Thursday, March 24, 2016

Center of the Universe

We live in a very different time of parenting than a generation or two ago. Parents tend to have fewer children and tend to have less extended family around them. This tends to create more anxiety in new parents and sometimes they overcompensate by making their child the center of their world.

Of course parents should spend lots of quality time with their children but the job of a parent is to prepare a child to grow up to be an independent adult within society - an adult who can support him/herself and contribute back to society as well in a positive manner.

Children who are treated too much as the “center” often experience difficulties and are often not prepared for future social life. They commonly experience the following issues at school and other places:

  1. They are often not team players – they haven’t learned how to take turns and play their role in the group. They always want to be the center of attention or always the leader in a group – taking over and making decisions for others. They are often unwilling to share leadership with others and give others a chance to perform that role.
  2. Instead of leading, they can also take on a helpless role.  They are not independent within a group – they seem to always need the others to support them most of the time. They will stand on the sidelines and expect others to do their work for them. Ultimately, this kind of child is not pulling his/her own weight in a group.
  3. They are often individuals who always seem to need accommodations. They seem to need accommodations for perceived differences and not any real disability. They just don't expect to play by the rules and seem to always expect exceptional treatment.

When parents are too involved in every aspect of their child’s life, they tend to micromanage too much. This action undermines self-confidence because the child feels that the adult isn’t willing to trust his ability to figure some things out on his own. The child loses opportunities to develop many skills for self-reliance. These vital skills are so important because they promote a “can-do” attitude and build self-confidence.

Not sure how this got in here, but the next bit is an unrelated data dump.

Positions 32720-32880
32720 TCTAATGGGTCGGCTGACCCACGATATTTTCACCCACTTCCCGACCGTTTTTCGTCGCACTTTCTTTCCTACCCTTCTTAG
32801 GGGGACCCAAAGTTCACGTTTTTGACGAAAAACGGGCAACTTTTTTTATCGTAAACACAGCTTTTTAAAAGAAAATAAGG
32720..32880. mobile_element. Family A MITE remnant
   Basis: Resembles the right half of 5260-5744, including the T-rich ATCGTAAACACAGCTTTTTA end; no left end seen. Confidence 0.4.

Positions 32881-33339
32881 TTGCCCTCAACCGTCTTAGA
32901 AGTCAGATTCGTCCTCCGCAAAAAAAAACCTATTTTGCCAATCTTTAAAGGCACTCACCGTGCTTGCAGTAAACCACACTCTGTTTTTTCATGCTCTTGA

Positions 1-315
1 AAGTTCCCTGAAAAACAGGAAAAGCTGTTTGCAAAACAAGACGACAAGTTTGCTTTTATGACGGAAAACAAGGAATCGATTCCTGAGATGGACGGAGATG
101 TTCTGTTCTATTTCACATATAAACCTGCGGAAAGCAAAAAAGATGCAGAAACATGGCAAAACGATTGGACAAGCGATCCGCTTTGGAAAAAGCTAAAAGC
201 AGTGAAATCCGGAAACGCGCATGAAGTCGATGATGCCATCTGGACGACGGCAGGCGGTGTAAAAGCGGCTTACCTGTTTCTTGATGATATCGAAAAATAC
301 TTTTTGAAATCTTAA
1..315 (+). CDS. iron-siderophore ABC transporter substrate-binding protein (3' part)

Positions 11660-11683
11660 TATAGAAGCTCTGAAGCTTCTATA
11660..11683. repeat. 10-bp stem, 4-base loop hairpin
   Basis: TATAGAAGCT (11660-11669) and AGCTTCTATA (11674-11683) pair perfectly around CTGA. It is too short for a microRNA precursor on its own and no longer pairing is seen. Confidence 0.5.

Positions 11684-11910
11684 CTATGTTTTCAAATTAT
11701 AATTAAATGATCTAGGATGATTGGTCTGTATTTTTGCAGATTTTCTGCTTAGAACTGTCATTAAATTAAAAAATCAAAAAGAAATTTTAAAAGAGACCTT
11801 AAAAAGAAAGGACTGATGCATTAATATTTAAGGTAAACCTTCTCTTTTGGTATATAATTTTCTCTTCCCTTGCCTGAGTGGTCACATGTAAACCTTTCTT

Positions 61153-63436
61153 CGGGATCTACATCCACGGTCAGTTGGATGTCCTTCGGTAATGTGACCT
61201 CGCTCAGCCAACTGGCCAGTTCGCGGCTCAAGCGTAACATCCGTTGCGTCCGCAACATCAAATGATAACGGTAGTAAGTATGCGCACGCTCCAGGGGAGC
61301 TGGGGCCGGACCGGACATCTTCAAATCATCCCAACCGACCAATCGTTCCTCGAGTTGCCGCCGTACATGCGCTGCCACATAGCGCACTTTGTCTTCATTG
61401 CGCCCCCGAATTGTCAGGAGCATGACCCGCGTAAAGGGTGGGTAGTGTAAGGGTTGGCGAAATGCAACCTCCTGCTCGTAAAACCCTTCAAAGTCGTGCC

So what can parents do at home? Parents can work to support their child’s independence within an environment of responsibility. Start by no longer doing things for the child that he/she can already do for himself. If your child can put on his/her clothes by himself, then stop dressing your child. Of course we must  teach the foundational skills for any new activity, but once the child has mastered that skill then step back more frequently and expect a child it to do it  on his or her own. Be friendly with “error.” Don’t make a big deal about mistakes - simply see them as an opportunity to do it again. See it as a learning experience to refine and strengthen skill.

Don't be too quick to rescue.  Allow children to struggle a little bit. If children don't have the chance to manage the small ups and downs of childhood, how will they manage the larger ups and downs of adulthood? Have faith in your child's ability to grow and to be independent. Give your child the chance to learn how to work through frustration, to persevere in spite of frustration. Of course you should step in and help out if the frustration becomes overwhelming. Your child needs to know that he/she can depend on you if a situation becomes too much to handle.

Whatever rules you have at home, be firm in expecting your child to follow them. Allow natural consequences to take care of some issues. Make sure all other consequences are logical and relevant to the issue at hand.  Promote social skills of politeness such as waiting ones turn, speaking politely to others, learning basic table manners, etc. These skills set a strong foundation of social skills that will smooth your child’s interactions with other people.

While of course you play and have fun with your child, be cautious about being your child’s “friend.” You are the parent and thus must do things and make decisions that your child won’t like. Avoid placating your child or giving in to demands. Make it clear that adults get to do things and make certain decisions that children don’t. Many children confuse the role of the adult and child and thus when they get to school they don’t perceive the teacher as an authority figure. Giving your child control over too many choices can lead to this confusion. It’s not up to your child what you will cook for dinner or what time to go to bed. Be cautious in how often you let your child choose what the entire family will do. Teach your child it’s OK to be the center sometimes but that other people also need the chance to be the center of attention as well.

It’s an ongoing challenge to parents to work with all of these issues. It’s helpful to once a month, take some time to review the issues of the past month and set a few short term goals for the next month. It’s also OK to change your mind and change some rules and practices that aren’t serving everyone as family. Keep it simple and don’t try to make too many changes at once.

If you devote your energy into helping your child learn how to be independent and responsible, your child will have the skills and attitudes so vital to learning and growth in a social environment. Your child will be a joy to be around for both children and adults. And he/she will have many skills that will serve him/her throughout life.

Marla Nargundkar,  AMI Montessori Guide at Tree of Life Montessori School in Atlanta.